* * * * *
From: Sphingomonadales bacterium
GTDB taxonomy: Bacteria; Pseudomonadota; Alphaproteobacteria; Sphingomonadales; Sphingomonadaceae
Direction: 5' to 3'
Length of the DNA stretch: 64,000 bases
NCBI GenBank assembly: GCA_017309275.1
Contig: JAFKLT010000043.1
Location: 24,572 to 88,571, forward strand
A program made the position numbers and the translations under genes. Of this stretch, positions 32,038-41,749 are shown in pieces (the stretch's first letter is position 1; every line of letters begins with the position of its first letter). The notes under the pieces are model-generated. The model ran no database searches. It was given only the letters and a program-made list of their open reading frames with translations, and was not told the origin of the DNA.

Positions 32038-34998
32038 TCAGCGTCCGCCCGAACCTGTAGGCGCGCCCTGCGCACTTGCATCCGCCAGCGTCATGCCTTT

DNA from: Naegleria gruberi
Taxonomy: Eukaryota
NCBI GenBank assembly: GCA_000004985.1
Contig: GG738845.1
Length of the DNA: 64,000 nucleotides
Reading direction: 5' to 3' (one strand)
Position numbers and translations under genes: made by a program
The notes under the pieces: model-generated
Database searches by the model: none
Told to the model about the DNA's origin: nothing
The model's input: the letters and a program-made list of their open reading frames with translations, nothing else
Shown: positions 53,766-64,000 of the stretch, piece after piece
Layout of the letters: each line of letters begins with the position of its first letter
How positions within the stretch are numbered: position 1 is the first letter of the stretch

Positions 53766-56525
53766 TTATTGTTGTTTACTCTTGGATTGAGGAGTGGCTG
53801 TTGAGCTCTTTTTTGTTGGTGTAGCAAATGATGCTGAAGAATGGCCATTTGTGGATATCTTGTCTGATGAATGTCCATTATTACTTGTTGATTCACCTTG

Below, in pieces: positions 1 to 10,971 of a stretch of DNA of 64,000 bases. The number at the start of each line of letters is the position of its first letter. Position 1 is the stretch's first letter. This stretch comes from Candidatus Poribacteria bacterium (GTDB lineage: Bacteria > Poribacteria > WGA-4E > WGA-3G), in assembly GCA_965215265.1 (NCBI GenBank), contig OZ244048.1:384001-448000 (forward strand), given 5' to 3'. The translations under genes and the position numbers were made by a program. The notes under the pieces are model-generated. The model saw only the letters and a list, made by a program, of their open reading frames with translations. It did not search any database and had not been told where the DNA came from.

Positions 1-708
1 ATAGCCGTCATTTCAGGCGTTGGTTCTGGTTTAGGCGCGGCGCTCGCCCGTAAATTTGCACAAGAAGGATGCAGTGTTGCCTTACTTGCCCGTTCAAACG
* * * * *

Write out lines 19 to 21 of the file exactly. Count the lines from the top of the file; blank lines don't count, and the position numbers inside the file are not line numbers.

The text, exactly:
Database searches by the model: none
Told to the model about the DNA's origin: nothing
The model's input: the letters and a program-made list of their open reading frames with translations, nothing else